We have festivals of consumption. Every Easter and Christmas we have special rituals. Sale signs go up all around us, the good news of great deals is announced on television, and all are invited to join in the worship of consumption. So where do we go? To the temples of consumption: the malls and car dealerships and super-sized department stores. These centers provide an opportunity to find whatever we seek at a price we can afford, as we are invited to take the waiting out of wanting.

All the while, the atmosphere is tailored so that we are comfortable. The commercials and displays are attractive and compelling and it is all so much fun. We are soothed by a background of ambient music and stimulated by the smells of freshly ground coffee or freshly baked cookies.

To take it further, we even sing the songs of consumption, as we memorize our favorite commercials and slogans. I can still hear the sounds of the Rice Krispies commercials from my childhood in Scotland. Today it is probably a cosmetics commercial or a car commercial.

We buy and sell and work all day so that we can have these things, which, once we have them, keep us working even harder to maintain the lifestyle we have achieved. We go to school so we can get good jobs. We send our kids through school so they can get out and make money to have nice things. But do we ever stop to ask, “Why?”

Now I’m exaggerating I realize, but there is some substance to what I’m pointing out. There is a story of Jacob and Esau in the Old Testament that might apply. Esau was very much a man of the field, a man of the world. One day, after finding no satisfaction in his search for something to consume, he sold his birthright to his younger brother for nothing more than a bowl of stew. The birthright was supposed to be a cherished thing. It represented the dignity, inheritance, and leadership that would come to its beneficiary in the future. But Esau saw neither sense nor value in waiting for the future. He was hungry and he wanted what he wanted now. And so he gave away what should have been the most important thing to him in order to feed his desire.

“How senseless,” we might say of this story. Yet we do the very same thing when we spend our time in pursuit of what we want right now at the expense of what is lasting. Jesus said it simply: What does it profit you if you gain the whole world and yet lose your soul? The Christian season of Advent is the season of waiting, fittingly arriving during this season of rush and want. Waiting is hard, and yet it can be a hopeful gift for a world consumed. Amidst our festivals of distraction and impatience, Advent is an invitation to turn to the God who did not remain distant from our situation but stepped right into the midst of it to give us what we needed most.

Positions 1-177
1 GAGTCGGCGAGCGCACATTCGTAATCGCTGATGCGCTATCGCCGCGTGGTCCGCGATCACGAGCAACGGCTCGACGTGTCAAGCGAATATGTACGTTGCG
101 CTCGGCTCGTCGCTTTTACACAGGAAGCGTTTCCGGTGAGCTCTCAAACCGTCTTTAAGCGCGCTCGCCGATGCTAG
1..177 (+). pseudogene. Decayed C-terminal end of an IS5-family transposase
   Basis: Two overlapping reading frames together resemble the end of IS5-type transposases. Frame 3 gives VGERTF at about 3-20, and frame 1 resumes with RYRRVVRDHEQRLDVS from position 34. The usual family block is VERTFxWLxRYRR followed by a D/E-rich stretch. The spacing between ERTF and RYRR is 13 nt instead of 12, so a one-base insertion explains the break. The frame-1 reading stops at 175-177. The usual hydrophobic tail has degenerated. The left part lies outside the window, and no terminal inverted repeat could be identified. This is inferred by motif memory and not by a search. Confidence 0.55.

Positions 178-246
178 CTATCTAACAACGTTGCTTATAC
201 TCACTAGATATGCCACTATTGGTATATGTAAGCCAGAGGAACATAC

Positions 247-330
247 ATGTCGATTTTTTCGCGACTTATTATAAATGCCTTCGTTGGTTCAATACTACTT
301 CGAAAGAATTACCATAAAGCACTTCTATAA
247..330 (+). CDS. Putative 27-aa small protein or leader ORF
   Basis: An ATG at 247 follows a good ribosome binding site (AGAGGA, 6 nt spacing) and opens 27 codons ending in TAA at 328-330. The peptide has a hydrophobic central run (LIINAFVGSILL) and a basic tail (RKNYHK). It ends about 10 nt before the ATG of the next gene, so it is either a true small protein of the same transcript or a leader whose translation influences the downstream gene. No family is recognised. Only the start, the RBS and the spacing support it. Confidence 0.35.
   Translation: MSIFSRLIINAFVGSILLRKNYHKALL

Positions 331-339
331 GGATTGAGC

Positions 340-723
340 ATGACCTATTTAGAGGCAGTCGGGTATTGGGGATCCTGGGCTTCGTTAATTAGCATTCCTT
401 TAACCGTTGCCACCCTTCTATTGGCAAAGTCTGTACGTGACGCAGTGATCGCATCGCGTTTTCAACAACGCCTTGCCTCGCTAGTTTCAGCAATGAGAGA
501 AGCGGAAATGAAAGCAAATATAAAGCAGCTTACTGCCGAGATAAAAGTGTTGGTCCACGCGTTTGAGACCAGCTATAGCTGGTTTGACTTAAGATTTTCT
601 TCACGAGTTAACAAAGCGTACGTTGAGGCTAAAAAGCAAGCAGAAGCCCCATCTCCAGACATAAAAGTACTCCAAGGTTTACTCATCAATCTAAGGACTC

Stuart McAllister is global support specialist at Ravi Zacharias International Ministries in Atlanta, Georgia.

 

http://www.rzim.org/

Joyce Meyer – Think Positively

 

Finally, brothers, whatever is true, whatever is honorable, whatever is just, whatever is pure, whatever is lovely, whatever is commendable, if there is any excellence, if there is anything worthy of praise, think about these things. — Philippians 4:8

Adapted from the resource The Confident Women Devotional – by Joyce Meyer

I once interviewed a minister and his wife on our ministry’s television program. I asked the man what his weaknesses were. His answer: “You know, I don’t concentrate on them. I am sure I have some, but I couldn’t tell you right now what they are because I just don’t focus on them.”

I laughingly replied that I would ask his wife later. I was sure she would know his weaknesses, even if he didn’t. When she joined us later in the broadcast, I promptly popped that question to her. She replied, “To me, my husband is perfect; I don’t focus on his weaknesses. He has so many strengths that I just focus on them and help him be all he can be.”

It didn’t take me long to understand why these two were so happy and upbeat all the time—and why they had such a wonderful marriage. Confident people make it a habit to think and act positively. Therefore, they enjoy life, and they accomplish a lot.

Prayer Starter: Lord, it seems as though it’s a lot easier to see others’ negatives rather than their positives. Help me to see others through Your eyes, especially my loved ones and those with whom I am closest. I want to bless and support them as You do. Amen

 

 

http://www.joycemeyer.org

Campus Crusade for Christ; Bill Bright – The Way to Wisdom